The Perfect Enemy | CDC lowers Long Island’s COVID-19 transmission risk to ‘low’ - Newsday
April 13, 2024

CDC lowers Long Island’s COVID-19 transmission risk to ‘low’ – Newsday

CDC lowers Long Island’s COVID-19 transmission risk to ‘low’  Newsday

The nation’s top health protection agency has dropped Long Island’s community-level risk of COVID-19 transmission to “low,” though a local expert recommends people remain cautious, especially those vulnerable to serious illness.

The shift by the federal Centers for Disease Control and Prevention on Thursday places Long Island in the lowest-risk category. Under that designation, Long Islanders should stay up to date on their COVID-19 vaccines and boosters, maintain good ventilation indoors and isolate should they take ill, the agency said.

Those people who are immunocompromised or at risk for severe disease should have a plan for rapid testing, such as a home test kit, the agency said. They should also talk to their physician about additional prevention measures.

“We’re in kind of a sweet spot, coming down off the winter wave,” said Sean Clouston, an associate professor of public health at Stony Brook University. “We’ve kind of plateaued at relatively low levels.”

But Clouston said it’s too early to say the virus is behind us. People might still want to wear a mask in crowded situations both inside and outside, depending on a person’s health and vaccination record, he said.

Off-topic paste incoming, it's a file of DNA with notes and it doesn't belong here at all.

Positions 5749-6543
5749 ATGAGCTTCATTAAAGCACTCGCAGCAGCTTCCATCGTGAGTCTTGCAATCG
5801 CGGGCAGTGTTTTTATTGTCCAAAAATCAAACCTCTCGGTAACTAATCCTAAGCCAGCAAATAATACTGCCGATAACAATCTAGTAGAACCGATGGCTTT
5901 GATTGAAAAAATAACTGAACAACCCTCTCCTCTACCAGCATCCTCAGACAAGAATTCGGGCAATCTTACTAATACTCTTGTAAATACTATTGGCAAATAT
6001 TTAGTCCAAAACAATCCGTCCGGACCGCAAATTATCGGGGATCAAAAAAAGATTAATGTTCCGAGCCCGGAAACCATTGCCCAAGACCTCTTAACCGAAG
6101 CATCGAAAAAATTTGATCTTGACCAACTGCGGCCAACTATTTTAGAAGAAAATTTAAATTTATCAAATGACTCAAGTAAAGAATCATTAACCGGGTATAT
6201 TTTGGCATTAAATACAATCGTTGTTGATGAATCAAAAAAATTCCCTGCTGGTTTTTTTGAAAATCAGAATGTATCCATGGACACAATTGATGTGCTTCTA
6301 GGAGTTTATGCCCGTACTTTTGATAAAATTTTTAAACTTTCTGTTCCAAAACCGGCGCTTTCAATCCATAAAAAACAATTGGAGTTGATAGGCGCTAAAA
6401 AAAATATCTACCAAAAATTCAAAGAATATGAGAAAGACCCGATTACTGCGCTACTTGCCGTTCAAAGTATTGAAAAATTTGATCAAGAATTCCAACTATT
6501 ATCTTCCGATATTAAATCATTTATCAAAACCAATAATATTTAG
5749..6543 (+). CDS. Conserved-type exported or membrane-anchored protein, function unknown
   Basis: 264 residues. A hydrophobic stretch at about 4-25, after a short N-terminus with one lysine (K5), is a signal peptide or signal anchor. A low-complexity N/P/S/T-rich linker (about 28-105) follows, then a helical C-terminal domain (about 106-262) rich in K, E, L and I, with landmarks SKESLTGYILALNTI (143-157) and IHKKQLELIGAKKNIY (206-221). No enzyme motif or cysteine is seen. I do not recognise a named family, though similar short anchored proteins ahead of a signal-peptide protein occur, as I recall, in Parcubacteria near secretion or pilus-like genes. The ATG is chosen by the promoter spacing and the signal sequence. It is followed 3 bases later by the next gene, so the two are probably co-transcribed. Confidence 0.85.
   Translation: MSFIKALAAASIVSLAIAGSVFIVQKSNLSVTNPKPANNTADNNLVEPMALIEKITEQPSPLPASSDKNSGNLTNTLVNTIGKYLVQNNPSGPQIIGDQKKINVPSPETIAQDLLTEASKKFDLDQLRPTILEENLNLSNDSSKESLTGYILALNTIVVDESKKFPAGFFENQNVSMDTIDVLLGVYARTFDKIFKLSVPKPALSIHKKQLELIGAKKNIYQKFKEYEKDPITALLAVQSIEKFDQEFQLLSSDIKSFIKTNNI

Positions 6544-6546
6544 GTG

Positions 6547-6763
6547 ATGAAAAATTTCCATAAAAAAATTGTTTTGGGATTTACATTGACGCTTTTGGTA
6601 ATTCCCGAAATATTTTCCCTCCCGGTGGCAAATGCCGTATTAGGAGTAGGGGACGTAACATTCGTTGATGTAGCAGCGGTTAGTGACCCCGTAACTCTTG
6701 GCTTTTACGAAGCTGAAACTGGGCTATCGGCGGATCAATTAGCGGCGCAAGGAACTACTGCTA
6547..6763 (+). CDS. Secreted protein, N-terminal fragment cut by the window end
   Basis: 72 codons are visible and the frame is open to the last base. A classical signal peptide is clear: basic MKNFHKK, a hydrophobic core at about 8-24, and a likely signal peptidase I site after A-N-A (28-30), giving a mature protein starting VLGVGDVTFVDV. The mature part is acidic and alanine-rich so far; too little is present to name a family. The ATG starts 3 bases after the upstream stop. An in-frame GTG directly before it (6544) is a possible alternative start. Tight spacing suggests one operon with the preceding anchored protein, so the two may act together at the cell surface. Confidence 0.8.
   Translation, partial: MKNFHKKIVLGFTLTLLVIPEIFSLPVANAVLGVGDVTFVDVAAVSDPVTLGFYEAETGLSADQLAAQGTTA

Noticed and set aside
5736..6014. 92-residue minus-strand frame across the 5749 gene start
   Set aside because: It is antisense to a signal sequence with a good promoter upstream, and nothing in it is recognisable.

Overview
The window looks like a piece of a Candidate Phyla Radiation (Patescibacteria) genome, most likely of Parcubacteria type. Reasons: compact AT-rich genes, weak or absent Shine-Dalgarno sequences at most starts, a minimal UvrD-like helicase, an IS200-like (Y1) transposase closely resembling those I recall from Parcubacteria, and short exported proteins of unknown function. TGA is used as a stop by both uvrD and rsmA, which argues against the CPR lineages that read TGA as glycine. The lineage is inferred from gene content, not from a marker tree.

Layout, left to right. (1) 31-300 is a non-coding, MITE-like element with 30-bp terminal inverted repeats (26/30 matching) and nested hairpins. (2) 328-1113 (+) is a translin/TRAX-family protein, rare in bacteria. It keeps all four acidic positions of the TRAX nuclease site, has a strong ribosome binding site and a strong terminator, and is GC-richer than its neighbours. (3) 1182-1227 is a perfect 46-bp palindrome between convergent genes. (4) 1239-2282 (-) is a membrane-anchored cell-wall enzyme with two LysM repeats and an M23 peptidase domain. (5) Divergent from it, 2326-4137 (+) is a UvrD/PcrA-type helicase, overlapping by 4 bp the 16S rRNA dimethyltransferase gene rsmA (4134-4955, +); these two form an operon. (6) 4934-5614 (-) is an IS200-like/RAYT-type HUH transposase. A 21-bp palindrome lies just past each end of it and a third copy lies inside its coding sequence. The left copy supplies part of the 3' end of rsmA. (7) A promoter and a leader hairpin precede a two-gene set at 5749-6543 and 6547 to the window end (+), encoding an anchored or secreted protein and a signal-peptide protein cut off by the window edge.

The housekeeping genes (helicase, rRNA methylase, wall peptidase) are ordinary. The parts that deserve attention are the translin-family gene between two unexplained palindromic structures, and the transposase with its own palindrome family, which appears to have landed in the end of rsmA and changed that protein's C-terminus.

The CDC had earlier reduced Long Island’s risk level from high to medium in January, when 568 COVID-positive patients were hospitalized on Long Island.

A total of 261 Long Islanders were hospitalized with COVID-19 as of Wednesday, the state Health Department said. Those numbers represent a monumental decrease from the beginning of the pandemic. For example, on April 10, 2020, the state reported 4,108 Long Islanders hospitalized. 

The Island had 187 new cases Thursday, and no COVID-related deaths, according to state figures.

In comparison, the Island had a total of 2,130 cases on May 11, 2022. 

Community leaders celebrated the lowering of the local risk level.

“We are thankful that once again transmission of the COVID-19 virus is low,” said Suffolk County Executive Steve Bellone. “Of course, we should continue to remain vigilant and avail ourselves of the vaccines and, if needed, treatments available for this infection.”

Nassau County Executive Bruce Blakeman said, “We are fortunate to have some of the finest health care facilities in the world here in Nassau County, and I believe that is one of the reasons we have one of the healthiest counties in the United States.”

Most current virus cases are driven by the strand XBB. 1.5, a descendant of the Omicron variant that is more infectious but generally less severe than prior variants, Clouston said. “And we’ve had a lot of vaccinations among vulnerable people,” he said.

Clouston noted that last March also saw less virus going around, but the numbers rose again in April.

“COVID-19 has a tendency to mutate and change pretty quickly,” he said, noting that the XBB. 1.5 continues to spread around the world. “It may be we’re out of the hot spot for now.”

New York City’s five boroughs also stand at a low level of risk for spread, the CDC said.